St. Paul’s Lutheran Church, St. John’s Episcopal Church, Bryn Mawr Presbyterian Church, The Church Of Saint Asaph and The Church Of The Redeemer

St. Paul’s Lutheran Church

Prior to the American Revolution, rural farms covered most of the Township. A 66-acre farm, the Atkinson Place, was bought at sheriff’s sale (for $725) by a group of six German immigrants who sought land for a church and a burial place. Like their Welsh neighbors who fled their birthplace because of religious oppression, they also were welcomed by the colonies. The group erected a simple log church in 1769, then they attached to it a small stone schoolhouse in 1787. The disintegrating log structure was replaced by a stone one in 1800. As the parish grew (services were in German) there was a need for a larger place of worship. The simple white “Country Church” was built on the site in 1833 and a permanent minister was hired. As Ardmore’s population grew, there was a need for a “Town Church.” It was built in 1873-75 on Lancaster Pike in Ardmore. Despite the Depression, there was steady growth in the congregation and, when a farmland lot and a bequest were pledged by Charles Knox and sister Margaret Green, the present church was erected on East Athens Avenue and Wynnewood Road in 1940.

1940s aerial photo shows: (1) Graveyard established in 1766, burial ground for 116 soldiers who fought in the Revolutionary, Civil and 1812 Wars; (2) Old Dutch Schoolhouse built in 1787; (3) Sexton’s house, 1844, and the old parsonage (1852); (4) Former Wynnewood Road grammar school, now Torah Academy; (5) The fifth church on East Athens Avenue and Wynnewood Road.
The Log Church, 1769, a one room building, served the early German Protestants, German Reformed and the Lutherans.
That was replaced by a sturdy stone one on the same spot. Although economic times were tight for St. Paul’s, the parish replaced it with the handsome, simple “Country Church”.
Note the old Dutch schoolhouse at the right rear. “Renting” of pews and sale of burial permits ($2) allowed the church to hire its first permanent pastor ($150 a year). Until 1890, St. Paul’s was the only church in Ardmore and attracted a growing congregation because services were now in English.
Ardmore was growing after the Civil War.There were 65 houses, 250 inhabitants, 4 stores, but no houses of worship. The village post office was called “Cabinet” and the railroad stop was “Athensville.” With no available land near “The Country Church” the trustees of St. Paul’s elected to look for a convenient location near the town center. Land at Lancaster Pike west of Church Road was given by Charles Kugler, whose father owned the famous Seven Stars Inn on adjacent property. The “Town Church” was dedicated in 1875.
The Church Council in 1915 with Luther C. Parsons, seated, a devoted St. Paul’s member and a church leader for over 50 years.
The ten beautiful turn-of-the-century stained glass windows were relocated from the Lancaster Avenue church to the present church.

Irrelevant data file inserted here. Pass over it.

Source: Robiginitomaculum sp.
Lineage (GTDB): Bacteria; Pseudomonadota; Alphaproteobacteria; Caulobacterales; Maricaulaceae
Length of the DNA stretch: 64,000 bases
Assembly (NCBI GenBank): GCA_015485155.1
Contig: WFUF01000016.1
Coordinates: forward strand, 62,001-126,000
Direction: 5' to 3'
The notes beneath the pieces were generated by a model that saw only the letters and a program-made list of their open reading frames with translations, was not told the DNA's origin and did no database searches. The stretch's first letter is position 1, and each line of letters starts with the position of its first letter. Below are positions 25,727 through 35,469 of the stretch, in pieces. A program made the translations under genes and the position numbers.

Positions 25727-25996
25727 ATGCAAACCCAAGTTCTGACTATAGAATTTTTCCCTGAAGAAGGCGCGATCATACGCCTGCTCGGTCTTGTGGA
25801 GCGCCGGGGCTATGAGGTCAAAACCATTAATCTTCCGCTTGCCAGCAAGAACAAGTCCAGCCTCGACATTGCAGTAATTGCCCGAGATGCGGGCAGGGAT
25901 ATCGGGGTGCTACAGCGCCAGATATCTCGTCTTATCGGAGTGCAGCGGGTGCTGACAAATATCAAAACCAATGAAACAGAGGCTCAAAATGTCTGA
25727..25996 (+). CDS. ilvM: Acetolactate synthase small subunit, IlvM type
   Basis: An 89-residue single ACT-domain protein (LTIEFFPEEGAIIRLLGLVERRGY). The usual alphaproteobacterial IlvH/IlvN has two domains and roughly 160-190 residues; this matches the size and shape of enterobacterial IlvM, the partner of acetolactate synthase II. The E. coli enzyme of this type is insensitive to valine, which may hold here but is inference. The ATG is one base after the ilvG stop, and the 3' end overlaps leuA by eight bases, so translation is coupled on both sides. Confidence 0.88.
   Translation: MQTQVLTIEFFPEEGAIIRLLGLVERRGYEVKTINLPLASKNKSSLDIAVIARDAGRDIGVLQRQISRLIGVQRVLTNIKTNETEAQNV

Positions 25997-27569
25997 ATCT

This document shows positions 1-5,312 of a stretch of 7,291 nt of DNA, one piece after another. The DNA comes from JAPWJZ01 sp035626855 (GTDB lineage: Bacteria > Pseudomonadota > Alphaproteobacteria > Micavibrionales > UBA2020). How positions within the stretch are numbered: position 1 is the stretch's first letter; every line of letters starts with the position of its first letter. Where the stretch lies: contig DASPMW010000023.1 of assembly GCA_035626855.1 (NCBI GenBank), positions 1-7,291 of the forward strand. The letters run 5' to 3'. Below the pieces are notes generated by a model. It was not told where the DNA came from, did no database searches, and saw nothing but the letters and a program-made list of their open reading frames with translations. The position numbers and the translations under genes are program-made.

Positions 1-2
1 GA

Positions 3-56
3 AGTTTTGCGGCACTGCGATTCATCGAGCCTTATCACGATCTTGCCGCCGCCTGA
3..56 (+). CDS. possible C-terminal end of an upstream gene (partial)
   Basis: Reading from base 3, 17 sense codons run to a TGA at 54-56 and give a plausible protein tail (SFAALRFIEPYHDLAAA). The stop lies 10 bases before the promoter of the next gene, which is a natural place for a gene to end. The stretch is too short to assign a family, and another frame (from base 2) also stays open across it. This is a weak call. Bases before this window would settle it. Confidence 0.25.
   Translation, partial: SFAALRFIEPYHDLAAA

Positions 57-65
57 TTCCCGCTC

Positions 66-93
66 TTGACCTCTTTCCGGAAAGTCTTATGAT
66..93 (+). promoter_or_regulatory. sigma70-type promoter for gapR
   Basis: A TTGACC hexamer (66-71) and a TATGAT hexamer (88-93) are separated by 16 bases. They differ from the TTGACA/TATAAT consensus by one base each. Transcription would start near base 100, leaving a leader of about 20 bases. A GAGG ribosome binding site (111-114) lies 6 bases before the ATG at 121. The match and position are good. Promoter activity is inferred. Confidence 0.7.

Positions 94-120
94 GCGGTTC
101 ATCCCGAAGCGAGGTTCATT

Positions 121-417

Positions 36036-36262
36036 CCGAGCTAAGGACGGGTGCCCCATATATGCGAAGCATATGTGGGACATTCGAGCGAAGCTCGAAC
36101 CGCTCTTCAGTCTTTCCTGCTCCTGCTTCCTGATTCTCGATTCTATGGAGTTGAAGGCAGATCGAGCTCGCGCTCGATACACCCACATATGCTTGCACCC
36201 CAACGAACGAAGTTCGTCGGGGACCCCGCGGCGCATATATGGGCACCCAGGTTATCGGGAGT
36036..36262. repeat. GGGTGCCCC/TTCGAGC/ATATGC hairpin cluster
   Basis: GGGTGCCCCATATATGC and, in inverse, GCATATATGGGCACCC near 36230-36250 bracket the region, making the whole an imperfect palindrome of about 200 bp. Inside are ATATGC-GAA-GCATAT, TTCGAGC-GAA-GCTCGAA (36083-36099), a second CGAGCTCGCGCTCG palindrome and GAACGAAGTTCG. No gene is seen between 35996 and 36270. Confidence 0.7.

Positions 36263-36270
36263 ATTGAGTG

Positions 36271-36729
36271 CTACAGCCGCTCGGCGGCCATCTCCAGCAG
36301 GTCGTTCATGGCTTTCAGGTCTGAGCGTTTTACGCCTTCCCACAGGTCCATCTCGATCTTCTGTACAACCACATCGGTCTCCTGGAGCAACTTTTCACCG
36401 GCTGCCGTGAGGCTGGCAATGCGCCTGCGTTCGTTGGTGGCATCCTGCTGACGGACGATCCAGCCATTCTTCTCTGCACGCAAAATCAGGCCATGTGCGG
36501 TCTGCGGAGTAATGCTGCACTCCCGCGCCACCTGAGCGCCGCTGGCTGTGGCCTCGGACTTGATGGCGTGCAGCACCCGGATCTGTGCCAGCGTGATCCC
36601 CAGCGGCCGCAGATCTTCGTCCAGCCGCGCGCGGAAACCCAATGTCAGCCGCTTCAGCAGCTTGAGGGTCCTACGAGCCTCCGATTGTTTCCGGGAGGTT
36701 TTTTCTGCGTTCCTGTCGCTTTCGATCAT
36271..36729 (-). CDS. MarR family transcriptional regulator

The Good Shepherd Window was dedicated in 1915 to the memory of Sabina Green. Her mother and uncle, John Knox, had given the land for the fifth church. Though the new church had been in the planning stage for many years, it was stalled by the Depression. The dedication was in 1941. The Parsons Bell Tower, right of center, honored its longtime member. It was planned in the 1930s, finally built in 1957. The architecture reflects a Lutheran simplicity.

St. John’s Episcopal Church

Near Bowman’s Bridge, “fronting on the road running from the Merion Turnpike to the Academy,” the first service at St. John’s was held on August 6, 1863, during the Civil War. The building was of board and batten construction. The church began because seven men, then members of the only Episcopal church in Lower Merion, the Church of the Redeemer in Bryn Mawr, voted that “the demands of this neighborhood require that an Episcopal church be organized without delay…” In 1864, a matching wooden rectory was built and by 1871 a Sunday school building of similar style was erected. In 1878, the Sunday school superintendent, John Marston, instituted Lenten Offerings for Missions. This was the start of Lenten Mite Boxes in Episcopal churches throughout the world. Millions of dollars have been raised over the years. For over 130 years St. John’s has been a spiritual presence in Bala-Cynwyd. The feelings of love and tolerance for all continue in this congregation today.

In 1900, the stone church which exists today on Levering Mill Road was begun. Stained glass was done by Nicola d’Ascenzo Studios of Philadelphia and Hardman Studios of Birmingham. In 1938, Dr. Herbert J. Tily donated money to purchase a M.R. Moller organ, still in weekly use. The organ screen and pulpit canopy are of oak, carved by Geog sel Erben of Oberammergau in 1911-12. The pulpit is Caen stone and Siena marble.